The Reason the PLCAA is Unique in American Law

Double Barrel Pistol

A few weeks back I wrote about the Sandy Hook lawsuit, briefly mentioning the Protecting Lawful Commerce in Arms Act ("PLCAA"), 12 U.S.C. § 7901 et seq.  

The PLCAA flashed back into the news last week in the context of the Democratic primary, with Hillary Clinton and Bernie Sanders trading snipes regarding Sanders' vote for the PLCAA and the issue of holding gunmakers liable for the damages caused by criminal misuse of their products. 

Last October, Clinton made a bold claim about the law, saying:

They are the only business in America that is wholly protected from any kind of liability. They can sell a gun to someone they know they shouldn't, and they won't be sued. There will be no consequences.

The various fact-checkers rightly called out Clinton for exaggerating - obviously, gun manufacturers aren't "wholly protected" from liability - but in a big way the PLCAA is very unique, and offers an immunity that's granted, as far as I know, to no other private industry in America. Certainly not one as big and broad as the guns and ammo industry. 

The PLCAA states that no person - individual, corporation, government or otherwise - can bring any kind of legal action against anyone who manufactures or sells firearms or ammunition. §§ 7901(5)(A), 7902(a).  From there, the PLCAA carves out specific exceptions to this blanket ban: contract claims, products liability claims, warranty claims, negligent entrustment claims, claims based on violating regulations and statutes, etc.  § 7901(5)(A).

I don't think I've ever seen an immunity statute like this one, where the Congress exempts an entire industry from suit and then names exceptions.  There are certainly other immunity and safe harbor statutes on the books, but they tend to operate by saying that some specific claim cannot be brought, or by establishing as a matter of law something that would be a question of fact.  So, for instance, 47 U.S.C. § 230(c)(1) protects Internet service providers and content hosts like YouTube from defamation suits by declaring that "[n]o provider or user of an interactive computer service shall be treated as the publisher or speaker of any information provided by another information content provider."  Subsection (2) of that provision provides that "[n]o provider or user of an interactive computer service shall be held liable on account of" actions taken to block obscenity. The first subsection establishes a fact as a matter of law (whether a party "published" or "spoke" the alleged defamation would be something argued in the case), and the second narrowly precludes one type of claim.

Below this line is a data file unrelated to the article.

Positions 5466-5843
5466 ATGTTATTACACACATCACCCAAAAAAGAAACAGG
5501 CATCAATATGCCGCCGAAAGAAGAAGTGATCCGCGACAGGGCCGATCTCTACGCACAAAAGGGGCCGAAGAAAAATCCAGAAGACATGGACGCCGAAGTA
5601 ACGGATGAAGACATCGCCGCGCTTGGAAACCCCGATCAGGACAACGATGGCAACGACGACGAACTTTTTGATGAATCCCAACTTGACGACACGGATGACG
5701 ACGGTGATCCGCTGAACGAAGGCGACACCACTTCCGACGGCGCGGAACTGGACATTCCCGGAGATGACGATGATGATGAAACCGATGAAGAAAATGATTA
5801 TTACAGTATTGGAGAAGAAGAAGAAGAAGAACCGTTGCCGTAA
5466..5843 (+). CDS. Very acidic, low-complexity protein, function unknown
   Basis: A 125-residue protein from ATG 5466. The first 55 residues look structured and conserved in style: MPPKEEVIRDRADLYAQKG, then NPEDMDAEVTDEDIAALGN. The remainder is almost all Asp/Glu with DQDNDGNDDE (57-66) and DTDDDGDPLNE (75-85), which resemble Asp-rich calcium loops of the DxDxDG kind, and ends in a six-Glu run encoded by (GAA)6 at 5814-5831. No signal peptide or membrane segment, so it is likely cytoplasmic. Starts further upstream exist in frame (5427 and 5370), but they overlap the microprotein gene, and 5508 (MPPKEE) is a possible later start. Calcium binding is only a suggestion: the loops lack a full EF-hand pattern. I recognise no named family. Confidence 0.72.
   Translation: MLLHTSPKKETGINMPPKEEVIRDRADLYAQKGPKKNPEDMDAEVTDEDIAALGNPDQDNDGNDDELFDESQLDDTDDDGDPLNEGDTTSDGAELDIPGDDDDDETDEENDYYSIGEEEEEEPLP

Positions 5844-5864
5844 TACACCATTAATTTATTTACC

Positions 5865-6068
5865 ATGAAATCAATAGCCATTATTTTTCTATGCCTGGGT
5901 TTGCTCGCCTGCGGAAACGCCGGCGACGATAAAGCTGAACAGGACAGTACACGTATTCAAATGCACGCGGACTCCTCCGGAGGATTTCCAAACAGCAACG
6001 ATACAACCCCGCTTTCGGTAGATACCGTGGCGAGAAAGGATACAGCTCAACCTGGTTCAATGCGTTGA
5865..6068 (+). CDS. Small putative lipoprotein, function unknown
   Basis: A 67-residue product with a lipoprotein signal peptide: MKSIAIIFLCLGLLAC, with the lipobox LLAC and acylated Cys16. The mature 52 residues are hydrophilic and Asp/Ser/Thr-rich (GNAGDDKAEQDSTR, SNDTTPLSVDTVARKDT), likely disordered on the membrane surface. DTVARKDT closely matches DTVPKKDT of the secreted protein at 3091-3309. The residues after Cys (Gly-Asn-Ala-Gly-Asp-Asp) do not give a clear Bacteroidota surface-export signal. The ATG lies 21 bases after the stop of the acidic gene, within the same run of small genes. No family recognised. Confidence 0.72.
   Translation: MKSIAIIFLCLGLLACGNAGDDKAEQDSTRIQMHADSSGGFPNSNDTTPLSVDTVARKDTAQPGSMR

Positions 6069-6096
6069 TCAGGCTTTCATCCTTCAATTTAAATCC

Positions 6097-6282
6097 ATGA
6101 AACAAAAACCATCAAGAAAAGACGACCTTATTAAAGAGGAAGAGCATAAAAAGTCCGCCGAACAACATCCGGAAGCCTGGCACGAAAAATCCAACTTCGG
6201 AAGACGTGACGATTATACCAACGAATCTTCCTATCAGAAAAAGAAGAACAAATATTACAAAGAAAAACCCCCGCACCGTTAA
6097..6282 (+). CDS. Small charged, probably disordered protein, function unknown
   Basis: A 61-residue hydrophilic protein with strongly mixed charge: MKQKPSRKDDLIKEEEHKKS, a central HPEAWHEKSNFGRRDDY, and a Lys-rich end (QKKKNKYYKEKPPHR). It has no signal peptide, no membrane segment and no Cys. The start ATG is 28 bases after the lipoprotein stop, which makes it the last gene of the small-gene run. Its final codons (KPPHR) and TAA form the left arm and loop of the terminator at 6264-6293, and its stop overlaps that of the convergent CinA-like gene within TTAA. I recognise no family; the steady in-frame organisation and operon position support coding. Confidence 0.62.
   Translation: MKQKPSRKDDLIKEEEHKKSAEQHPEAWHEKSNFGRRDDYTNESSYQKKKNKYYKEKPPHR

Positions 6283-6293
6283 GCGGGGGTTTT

In other cases, the law might funnel claims into a particular forum, like 42 U.S.C. §§ 300aa-1 et seq., which requires that claims relating to defective vaccines be sent to a special magistrate tribunal.  While these statutes might initially bar suit against an industry in court, they generally provide some right of appeal or review in the courts, and there's a difference between shunting cases onto a particular path and just banning them outright. 

The PLCAA's unique format of basing the right to bring suit on defined exceptions, makes it so that marginal cases or situations the Congress didn't anticipate will default to immunity. For instance, the immunity for Sandy Hook-style cases works by saying that claims based on design or manufacturing defects are exceptions to the immunity and can be brought in court (claims that guns are inherently dangerous are technically claims of a "design defect"), but if "the discharge of the product was caused by a volitional act that constituted a criminal offense," the sole responsibility of the harm falls on the criminal. 12 U.S.C. § 7903(5)(A)(v).  

Sure, this might make sense in the obvious cases that the Congress had in mind when drafting the law, like a deranged gunman or a carjacker, but you can still imagine cases where the discharge of the weapon was a crime but the manufacturer should probably be responsible.  If a guy hunting deer shoots a rifle that misfires, explodes, and blinds his kid, should the manufacturer get out of liability because the guy fired 31 minutes after sunset instead of 29, meaning he was poaching? Sure he committed a crime, but the failure of the weapon and the resulting harm were not caused by the criminal status of his actions. Because of the way the law is written, these edge cases default into the immunity. 

I don't like this. No matter what you think of the propriety of cases like the Sandy Hook lawsuit, it's too much of a giveaway to base a statute on a total immunity from suit. If the Congress was really worried about a particular cause of action, ban that claim alone.